Using Tailscale to access Home Assistant from everywhere

When you start using Home Assistant, you’ll quickly find yourself wanting to access it from everywhere, not just from your couch while being connected to the home wifi.

There are many ways to achieve this, but the easiest is problably the Home Assistant Cloud integration. They offer a subscription based service that also allows you to easily integrate Amazon Alexa and Google Assistant.

But the great thing about Home Assistant is that they allow you to do things more than one way, and there are actually even more ways to open your Home Assistant instance to the internet. I’ll just briefly mention that you can open a port on your router and use a service like DuckDNS to give you a URL to access Home Assistant, but this is hard to make right regarding security and is sometimes even impossible if your ISP only issues IP v6 addresses or has a double NAT setup. If you’ve never heard of these things, be prepared for a long journey - or use Home Assistant Cloud or the Tailscale method this post is about.

If you chose this method and don’t need the other features Home Assistant Cloud offers, consider subscribing anyway! By subscribing, you help fund the development of Home Assistant.

What is Tailscale

Their headline says “Tailscale makes networking easy”. And that’s not an understatement. If you’ve worked with router configurations, VPNs, secret keys, SSL certificates and all those things before, you’ll appreciate how easy and fast it is to connect devices and services using Tailscale.

The core feature of Tailscale is a VPN, where you can connect devices without actually having to do all the networking normally required. If you’ve never heard of Tailscale before, I recommend reading What is Tailscale? from their documentation. If, after reading this article, you decide that you want to use Tailscale, you can read their Quickstart guide which leads you through creating an account and adding a machine to it.

Here is a Screenshot of my tailnet:

Screenshot showing the admin ui of Tailscale, showing 10 machines like homeassistant, an apple tv and a macbook-pro.

From now on, I’ll assume that you have a Tailscale account with your computer connected to your tailnet (their name for the VPN all your devices are in).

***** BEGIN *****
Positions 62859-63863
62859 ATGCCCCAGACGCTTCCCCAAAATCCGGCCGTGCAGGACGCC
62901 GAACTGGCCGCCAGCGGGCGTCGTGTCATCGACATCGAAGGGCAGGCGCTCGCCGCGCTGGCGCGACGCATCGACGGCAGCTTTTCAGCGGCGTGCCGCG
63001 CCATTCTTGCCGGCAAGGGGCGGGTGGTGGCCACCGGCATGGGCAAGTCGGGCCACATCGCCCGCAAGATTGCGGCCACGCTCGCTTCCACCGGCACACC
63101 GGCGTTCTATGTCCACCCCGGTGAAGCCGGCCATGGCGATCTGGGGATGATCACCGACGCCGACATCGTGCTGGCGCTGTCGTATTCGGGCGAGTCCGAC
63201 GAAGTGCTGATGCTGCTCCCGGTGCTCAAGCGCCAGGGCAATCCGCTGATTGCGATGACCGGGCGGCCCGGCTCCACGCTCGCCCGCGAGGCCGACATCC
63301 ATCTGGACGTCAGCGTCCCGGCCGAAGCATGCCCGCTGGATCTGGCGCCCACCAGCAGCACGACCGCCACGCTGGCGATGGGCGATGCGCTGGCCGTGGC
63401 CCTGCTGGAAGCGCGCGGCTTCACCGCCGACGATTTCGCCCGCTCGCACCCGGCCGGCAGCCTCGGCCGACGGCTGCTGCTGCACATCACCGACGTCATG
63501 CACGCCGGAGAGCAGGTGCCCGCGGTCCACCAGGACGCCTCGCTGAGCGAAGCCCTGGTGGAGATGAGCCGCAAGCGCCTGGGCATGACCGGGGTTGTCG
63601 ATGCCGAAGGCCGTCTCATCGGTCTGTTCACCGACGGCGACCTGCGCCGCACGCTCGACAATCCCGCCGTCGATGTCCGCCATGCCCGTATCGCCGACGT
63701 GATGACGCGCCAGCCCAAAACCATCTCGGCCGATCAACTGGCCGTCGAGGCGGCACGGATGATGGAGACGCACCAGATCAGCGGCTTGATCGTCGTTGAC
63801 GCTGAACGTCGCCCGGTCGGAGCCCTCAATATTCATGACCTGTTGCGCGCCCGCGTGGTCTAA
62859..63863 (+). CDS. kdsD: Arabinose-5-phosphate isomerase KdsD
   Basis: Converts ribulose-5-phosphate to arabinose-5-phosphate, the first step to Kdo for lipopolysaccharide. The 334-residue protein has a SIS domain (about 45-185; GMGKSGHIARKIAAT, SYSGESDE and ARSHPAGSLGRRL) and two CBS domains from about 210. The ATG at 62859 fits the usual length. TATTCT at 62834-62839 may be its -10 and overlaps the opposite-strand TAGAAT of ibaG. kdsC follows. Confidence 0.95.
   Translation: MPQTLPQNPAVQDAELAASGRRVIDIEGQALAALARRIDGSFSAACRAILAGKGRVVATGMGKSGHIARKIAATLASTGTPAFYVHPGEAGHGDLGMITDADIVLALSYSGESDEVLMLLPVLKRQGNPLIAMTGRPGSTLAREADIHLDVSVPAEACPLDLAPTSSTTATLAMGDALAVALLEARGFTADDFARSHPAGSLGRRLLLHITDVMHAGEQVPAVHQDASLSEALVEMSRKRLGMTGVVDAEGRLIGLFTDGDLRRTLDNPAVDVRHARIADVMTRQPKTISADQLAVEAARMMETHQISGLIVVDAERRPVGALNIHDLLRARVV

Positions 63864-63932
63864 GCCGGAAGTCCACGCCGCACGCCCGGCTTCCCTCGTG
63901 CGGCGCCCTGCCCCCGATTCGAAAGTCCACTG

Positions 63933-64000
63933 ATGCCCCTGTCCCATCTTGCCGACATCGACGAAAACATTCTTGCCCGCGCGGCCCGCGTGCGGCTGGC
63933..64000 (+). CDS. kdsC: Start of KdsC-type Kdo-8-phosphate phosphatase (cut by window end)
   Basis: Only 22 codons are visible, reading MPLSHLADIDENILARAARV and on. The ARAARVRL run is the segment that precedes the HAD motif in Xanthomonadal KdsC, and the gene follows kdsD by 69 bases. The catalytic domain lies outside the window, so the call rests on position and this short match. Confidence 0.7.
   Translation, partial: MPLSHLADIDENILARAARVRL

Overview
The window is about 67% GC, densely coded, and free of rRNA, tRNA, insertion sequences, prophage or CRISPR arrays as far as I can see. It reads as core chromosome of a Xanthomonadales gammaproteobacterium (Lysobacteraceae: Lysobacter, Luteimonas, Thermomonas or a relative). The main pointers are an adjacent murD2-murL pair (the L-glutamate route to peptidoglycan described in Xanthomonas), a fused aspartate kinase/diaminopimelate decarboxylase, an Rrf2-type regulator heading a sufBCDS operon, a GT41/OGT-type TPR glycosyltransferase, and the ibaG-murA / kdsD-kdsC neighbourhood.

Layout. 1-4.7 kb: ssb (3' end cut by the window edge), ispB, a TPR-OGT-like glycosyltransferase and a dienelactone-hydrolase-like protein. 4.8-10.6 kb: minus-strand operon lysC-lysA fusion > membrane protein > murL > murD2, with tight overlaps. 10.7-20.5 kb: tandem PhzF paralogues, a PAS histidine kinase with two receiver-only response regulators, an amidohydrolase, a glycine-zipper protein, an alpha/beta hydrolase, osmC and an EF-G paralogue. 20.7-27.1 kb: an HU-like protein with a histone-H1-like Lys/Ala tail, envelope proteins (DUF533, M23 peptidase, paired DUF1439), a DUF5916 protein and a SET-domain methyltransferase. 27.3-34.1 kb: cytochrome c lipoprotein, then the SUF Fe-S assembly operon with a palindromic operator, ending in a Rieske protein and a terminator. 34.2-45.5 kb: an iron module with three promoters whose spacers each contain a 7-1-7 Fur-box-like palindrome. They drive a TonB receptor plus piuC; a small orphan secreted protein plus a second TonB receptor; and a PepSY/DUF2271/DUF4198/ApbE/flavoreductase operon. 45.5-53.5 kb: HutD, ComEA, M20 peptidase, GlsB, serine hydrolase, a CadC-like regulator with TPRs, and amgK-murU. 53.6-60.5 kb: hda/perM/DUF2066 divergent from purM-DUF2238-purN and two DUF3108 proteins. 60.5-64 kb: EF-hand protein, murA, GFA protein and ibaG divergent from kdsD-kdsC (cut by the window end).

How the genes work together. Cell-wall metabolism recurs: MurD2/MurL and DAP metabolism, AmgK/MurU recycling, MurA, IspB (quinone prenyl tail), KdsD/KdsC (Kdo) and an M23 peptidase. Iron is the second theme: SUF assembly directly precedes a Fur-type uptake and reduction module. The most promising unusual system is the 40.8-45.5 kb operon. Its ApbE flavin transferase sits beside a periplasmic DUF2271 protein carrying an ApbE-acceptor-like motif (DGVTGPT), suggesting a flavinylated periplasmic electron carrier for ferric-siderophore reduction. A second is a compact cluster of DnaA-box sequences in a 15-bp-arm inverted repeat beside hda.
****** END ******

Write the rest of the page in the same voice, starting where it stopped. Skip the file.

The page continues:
A newer feature of Tailscale is Tailscale Funnel, which allows you to access a service from your tailnet via the public internet. This is what we’ll use to make Home Assistant accessible from the internet.

What to expect

We’ll setup Home Assistant to join your tailnet, configure Tailscale, and then make Home Assistant available on a URL that looks like this:

Configuring Tailscale

We’ll need to change some things in the Tailscale admin console. First, you’ll have to enable HTTPS support, which you can do by following their guide Enabling HTTPS. Next, we will enable Tailscale Funnel. For this, follow their guide Tailscale Funnel on how to edit the tailnet policy file. For me, it was as simple as pressing a button on the right side of the code editor there, but editing the file by hand is not much harder.

That’s it already for this part.

Adding Home Assistant to your tailnet

Start by opening the addon store and install the Tailscale addon.

Open this add-on in your Home Assistant instance.

After installing, go to configuration, click on the three dots in the top right corner and edit as YAML. There, you can paste this config:

funnel: true
proxy: true
userspace_networking: false

Click save, then start the addon. Open the web ui of the Tailscale addon and authenticate.

Congratulations, your Home Assistant instance is now part of your tailnet and available from the internet.

Screenshot of the web ui of the Tailscale addon, showing Home Assistant is connected to Tailscale

Check the logs for an entry that looks like this to find out the address:

[20:51:32] INFO: Tailscale Funnel is enabled:
[20:51:32] INFO:   Your Home Assistant instance is publicly available on the internet at
[20:51:32] INFO:

You can now connect to Home Assistant from everywhere:

Screenshot showing the admin ui of Tailscale, showing 10 machines like
homeassistant, an apple tv and a macbook-pro.

Wrapping up

We now have an easy and secure way to connect to a Home Assistant instance via the internet “without fiddling with router settings or ssl certificates” (although still more steps than Home Assistant Cloud).

You can also configure the Tailscale addon to act as an exit node, which enables you to access other devices on the same network that are not part of the tailnet via any machine connected to the tailnet. Check out the addon documentation for more info on that.

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